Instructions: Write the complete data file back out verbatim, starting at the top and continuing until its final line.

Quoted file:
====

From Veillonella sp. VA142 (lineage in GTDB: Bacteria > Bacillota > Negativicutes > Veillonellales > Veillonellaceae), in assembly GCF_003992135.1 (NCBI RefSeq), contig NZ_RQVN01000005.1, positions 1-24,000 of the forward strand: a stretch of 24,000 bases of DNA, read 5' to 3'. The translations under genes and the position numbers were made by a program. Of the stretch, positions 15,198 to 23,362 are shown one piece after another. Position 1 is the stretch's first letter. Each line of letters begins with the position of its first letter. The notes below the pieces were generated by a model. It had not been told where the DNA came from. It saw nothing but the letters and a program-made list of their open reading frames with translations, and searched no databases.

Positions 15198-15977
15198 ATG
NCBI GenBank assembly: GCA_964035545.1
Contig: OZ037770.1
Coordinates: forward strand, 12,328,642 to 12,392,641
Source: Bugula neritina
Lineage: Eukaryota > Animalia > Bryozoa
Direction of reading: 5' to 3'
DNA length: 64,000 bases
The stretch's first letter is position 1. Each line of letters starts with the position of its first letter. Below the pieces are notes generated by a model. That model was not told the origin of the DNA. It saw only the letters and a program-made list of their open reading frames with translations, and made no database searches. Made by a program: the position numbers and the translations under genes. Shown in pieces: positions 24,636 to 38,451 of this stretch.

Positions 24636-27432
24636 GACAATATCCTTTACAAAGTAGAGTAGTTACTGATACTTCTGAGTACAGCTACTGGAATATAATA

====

From Veillonella sp. VA142 (lineage in GTDB: Bacteria > Bacillota > Negativicutes > Veillonellales > Veillonellaceae), in assembly GCF_003992135.1 (NCBI RefSeq), contig NZ_RQVN01000005.1, positions 1-24,000 of the forward strand: a stretch of 24,000 bases of DNA, read 5' to 3'. The translations under genes and the position numbers were made by a program. Of the stretch, positions 15,198 to 23,362 are shown one piece after another. Position 1 is the stretch's first letter. Each line of letters begins with the position of its first letter. The notes below the pieces were generated by a model. It had not been told where the DNA came from. It saw nothing but the letters and a program-made list of their open reading frames with translations, and searched no databases.

Positions 15198-15977
15198 ATG
NCBI GenBank assembly: GCA_964035545.1
Contig: OZ037770.1
Coordinates: forward strand, 12,328,642 to 12,392,641
Source: Bugula neritina
Lineage: Eukaryota > Animalia > Bryozoa
Direction of reading: 5' to 3'
DNA length: 64,000 bases
The stretch's first letter is position 1. Each line of letters starts with the position of its first letter. Below the pieces are notes generated by a model. That model was not told the origin of the DNA. It saw only the letters and a program-made list of their open reading frames with translations, and made no database searches. Made by a program: the position numbers and the translations under genes. Shown in pieces: positions 24,636 to 38,451 of this stretch.

Positions 24636-27432
24636 GACAATATCCTTTACAAAGTAGAGTAGTTACTGATACTTCTGAGTACAGCTACTGGAATATAATA